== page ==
GPS technology is more affordable than people realize. The units I use daily are just over $100 each. Those are designed for motor vehicles but I suspect whatever courses use are the same. The displays they use at my home course are just small tablets akin to the cheapest stuff they sell at Walmart. The software is web based and free, comes with the GPS subscription. We renew ours if the device is still worth using for $19.00 per unit after 3 years. Installing them on a golf cart would be very simple.

 

Disabling the cart is just stupid. Warning the ranger is a pretty good idea. I like those units. I like seeing how fast a pace we are playing. 

post #24 of 131
Quote:
Originally Posted by saevel25 View Post
 

 

Disabling the cart is just stupid. Warning the ranger is a pretty good idea. I like those units. I like seeing how fast a pace we are playing. 


They don't disable it on the fairway or anything. Just when they fall so far back they want them stationary until someone can get out there. Typically it's because in addition to being slow the cart is in areas it shouldn't be and they've been watching someone jerk around. Last summer the one time I saw it they were escorted from the course, handed a refund and asked to leave. At one course if the carts get within 30 yards of the green it kills power automatically. You see dorks pushing them back to get them rolling again. Which really takes some doing because the cart beeps a series of warnings in addition to flashing a message on the display, they also warn to stay on path for path only holes. Happens to my step-dad every time we play there. He is accustomed to private course golf where they drive their personal carts pretty much anywhere they want. But yeah the onboard POP clock is really cool. You can see how far ahead or behind you are. Pretty sure it gives a POP for each hole in the flyover preview. Another thing that can speed play, love the " long hitters watch out for the bunkers on the right they are x yards out" commentary. Used to be able to order food and beverages via GPS there, that was cool.

post #25 of 131
Quote:
Originally Posted by iacas View Post

I'm not tired of hearing about it because it still remains a problem. I WISH I was tired of hearing about it because more was being done to actually improve pace of play.

I wish the PGA Tour did something, but they're member operated.

 

Other then interrupting my nap...which sometimes it can be a good thing the pace of play on the PGA tour is slow...I don't miss many holes between dozes...

 

I don't see how speeding up the pace of play on the PGA tour is going to change my Saturday morning foursome. What will impact my Saturday morning foursome are a couple of things.

 

1. The local course make it very clear what the expectations are for a round of golf, my course does a decent job.

2. Empower the marshals to be able to penalize golfers who fall behind, I've yet to see a course really do this.

3. Education by the local course to it's clients.

 

I don't believe the problem is a PGA Tour Problem or a USGA problem. I would seriously doubt 1 player has quit playing golf because Kevin Nah took 60 seconds instead of 45 or because the last US  Am took 5.5 hours to play.

 

Where it cause people to quit the game is when their local course accepts 5 hour rounds and does not treat them with respect.

 

I would even goes as far as saying most private clubs are pretty strict about pace of play...last thing you wanted to do was take longer then 3.5 hours at a private course I was an assistant at in East Texas back in the early 90's. The members would have your head...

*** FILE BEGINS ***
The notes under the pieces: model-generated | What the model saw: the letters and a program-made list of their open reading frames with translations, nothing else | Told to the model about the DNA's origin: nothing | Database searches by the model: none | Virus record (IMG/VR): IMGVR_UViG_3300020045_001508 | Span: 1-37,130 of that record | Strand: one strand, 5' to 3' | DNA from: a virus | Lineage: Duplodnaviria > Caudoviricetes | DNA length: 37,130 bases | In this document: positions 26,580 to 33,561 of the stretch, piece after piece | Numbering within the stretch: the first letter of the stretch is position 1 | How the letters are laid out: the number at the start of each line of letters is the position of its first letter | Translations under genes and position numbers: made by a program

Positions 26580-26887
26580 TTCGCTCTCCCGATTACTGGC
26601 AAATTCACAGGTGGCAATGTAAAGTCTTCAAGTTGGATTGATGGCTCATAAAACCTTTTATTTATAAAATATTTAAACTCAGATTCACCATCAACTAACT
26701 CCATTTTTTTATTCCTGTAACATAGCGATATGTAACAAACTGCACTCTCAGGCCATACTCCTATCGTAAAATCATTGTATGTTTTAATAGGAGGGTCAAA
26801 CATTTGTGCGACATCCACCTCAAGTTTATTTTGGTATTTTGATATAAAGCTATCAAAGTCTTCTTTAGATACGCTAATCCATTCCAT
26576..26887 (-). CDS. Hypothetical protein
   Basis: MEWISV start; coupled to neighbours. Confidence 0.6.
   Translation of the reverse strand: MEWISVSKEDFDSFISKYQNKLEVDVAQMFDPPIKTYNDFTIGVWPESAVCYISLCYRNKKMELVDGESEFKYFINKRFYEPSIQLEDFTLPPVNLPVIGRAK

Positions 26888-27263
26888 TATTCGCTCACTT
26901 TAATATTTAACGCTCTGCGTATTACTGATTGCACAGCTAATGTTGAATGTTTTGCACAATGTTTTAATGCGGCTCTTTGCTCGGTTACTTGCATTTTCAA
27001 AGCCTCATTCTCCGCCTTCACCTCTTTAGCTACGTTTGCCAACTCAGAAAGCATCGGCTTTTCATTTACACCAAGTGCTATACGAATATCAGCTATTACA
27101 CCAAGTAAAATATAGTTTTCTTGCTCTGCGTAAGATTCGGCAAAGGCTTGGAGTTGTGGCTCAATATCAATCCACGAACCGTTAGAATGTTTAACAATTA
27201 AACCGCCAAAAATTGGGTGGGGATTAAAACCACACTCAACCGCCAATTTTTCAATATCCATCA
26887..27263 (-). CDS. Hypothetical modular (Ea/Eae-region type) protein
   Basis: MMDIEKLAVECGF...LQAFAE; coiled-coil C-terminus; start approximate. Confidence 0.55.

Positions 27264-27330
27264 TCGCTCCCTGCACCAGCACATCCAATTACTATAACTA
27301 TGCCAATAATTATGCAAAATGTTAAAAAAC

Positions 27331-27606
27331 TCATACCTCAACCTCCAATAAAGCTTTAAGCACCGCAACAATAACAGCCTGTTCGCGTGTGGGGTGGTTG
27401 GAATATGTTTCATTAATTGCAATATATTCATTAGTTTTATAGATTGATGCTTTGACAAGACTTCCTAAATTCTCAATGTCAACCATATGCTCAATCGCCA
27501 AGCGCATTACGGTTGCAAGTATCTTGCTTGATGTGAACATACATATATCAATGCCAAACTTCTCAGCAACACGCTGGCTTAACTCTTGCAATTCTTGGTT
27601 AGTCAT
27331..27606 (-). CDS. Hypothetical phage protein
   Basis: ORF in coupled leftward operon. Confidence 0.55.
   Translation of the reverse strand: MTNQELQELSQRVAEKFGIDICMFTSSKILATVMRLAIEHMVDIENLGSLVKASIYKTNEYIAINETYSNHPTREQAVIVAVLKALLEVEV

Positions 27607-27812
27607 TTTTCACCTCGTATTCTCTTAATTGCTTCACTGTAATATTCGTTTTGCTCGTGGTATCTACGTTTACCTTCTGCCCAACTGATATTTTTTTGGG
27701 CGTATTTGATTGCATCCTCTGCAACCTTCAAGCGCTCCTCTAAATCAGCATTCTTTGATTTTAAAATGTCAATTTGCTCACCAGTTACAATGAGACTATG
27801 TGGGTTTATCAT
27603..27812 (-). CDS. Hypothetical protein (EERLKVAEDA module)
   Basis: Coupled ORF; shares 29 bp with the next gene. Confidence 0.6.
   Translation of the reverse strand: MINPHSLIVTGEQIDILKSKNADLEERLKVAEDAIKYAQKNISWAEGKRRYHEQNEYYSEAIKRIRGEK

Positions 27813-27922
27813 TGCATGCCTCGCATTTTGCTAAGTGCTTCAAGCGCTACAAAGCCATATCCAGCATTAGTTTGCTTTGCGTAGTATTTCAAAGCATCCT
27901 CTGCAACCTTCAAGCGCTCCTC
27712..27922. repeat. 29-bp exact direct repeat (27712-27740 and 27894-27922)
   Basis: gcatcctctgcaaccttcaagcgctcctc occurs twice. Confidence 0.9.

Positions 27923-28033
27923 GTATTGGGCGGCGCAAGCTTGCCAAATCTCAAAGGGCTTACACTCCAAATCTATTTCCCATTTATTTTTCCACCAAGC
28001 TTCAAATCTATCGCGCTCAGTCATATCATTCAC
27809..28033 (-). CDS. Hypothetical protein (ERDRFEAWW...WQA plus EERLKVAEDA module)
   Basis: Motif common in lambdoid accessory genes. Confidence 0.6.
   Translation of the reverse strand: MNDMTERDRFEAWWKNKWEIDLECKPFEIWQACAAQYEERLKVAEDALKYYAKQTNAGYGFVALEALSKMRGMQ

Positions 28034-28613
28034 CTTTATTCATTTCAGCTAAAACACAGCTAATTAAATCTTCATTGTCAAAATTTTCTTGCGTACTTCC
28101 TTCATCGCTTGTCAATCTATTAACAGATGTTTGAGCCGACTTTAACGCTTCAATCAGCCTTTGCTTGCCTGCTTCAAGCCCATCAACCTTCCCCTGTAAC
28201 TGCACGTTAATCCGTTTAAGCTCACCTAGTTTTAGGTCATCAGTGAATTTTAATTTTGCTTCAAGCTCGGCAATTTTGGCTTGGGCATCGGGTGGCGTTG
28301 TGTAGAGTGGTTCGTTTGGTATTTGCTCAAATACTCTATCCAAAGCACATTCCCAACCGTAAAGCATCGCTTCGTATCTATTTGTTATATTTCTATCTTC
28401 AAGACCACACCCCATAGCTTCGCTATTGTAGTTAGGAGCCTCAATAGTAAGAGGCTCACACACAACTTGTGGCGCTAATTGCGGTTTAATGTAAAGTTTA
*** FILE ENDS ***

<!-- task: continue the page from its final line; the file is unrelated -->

post #26 of 131

I think the point of the PGA leading by example is that they don't waste time because it sets a bad example.   People think that they need the extra deliberation or time to make the right decision or get ready for a shot.   Not everyone is quick, but you can be silly and take up time.   Hey if you have two practice swings and hover over the ball for 15 seconds, if you play ready golf and don't look at each putt from four angles you'll be fine.

 

It's one of many problems that affect slow play.   Sadly beginners are usually pretty quick because they don't know enough yet to be incredibly overdone about their routines.   

post #27 of 131
Thread Starter 

Ok, after reading the replies I see that I didn't word the initial post correctly.  

 

I'm with everybody that it's still an issue.  My issue is with out-of-touch suits from the PGA of America (ie, David Fay), who belong to exclusive clubs, getting on television and explaining why play is so slow on muni's they would never step foot on.  I've had some awfully slow rounds at private clubs, too, for that matter.

 

And I meant the PGA of America, not the PGA Tour, if there was any confusion there.

 

I'll edit this into the first post, not that it matters much now.

 

EDIT--Too late to edit it into the first post.  But not to edit this post about editing the first post.  

post #28 of 131

I guess I've been lucky and the slow play issues that so many people encounter have been relative rarities to me.  I'll make a couple of observations though.

 

1) Slow play will almost always be more of an issue at public courses than private.  Private courses have options for policing pace of play that public courses don't have.  The primary one of these is peer pressure.  If you keep fellow members out on the course for 5 or 6 hours you will undoubtedly hear about it (unless you are the Judge Smails type and lord it over your fellow members I guess).  If that doesn't work then official sanctions are a possibility.  On the other hand, the hacker on a public course probably doesn't care what you think of his pace of play and, barring kicking him off the course, not a lot that anyone can do.

 

2) Those who watch PGA tour players on TV see them taking practice swings, plumbing putts, checking the yardage books, etc.  What they don't see is how quickly the pros move between shots.  From my (admittedly limited) experience these guys hustle between shots.  I'm not seeing them sauntering out there.  I'm assuming that its because they want to spend their time on "value added activities" (checking yardage, wind, etc.).  The pros also spend (virtually) zero time searching for lost balls which can be a major time killer for the rest of us.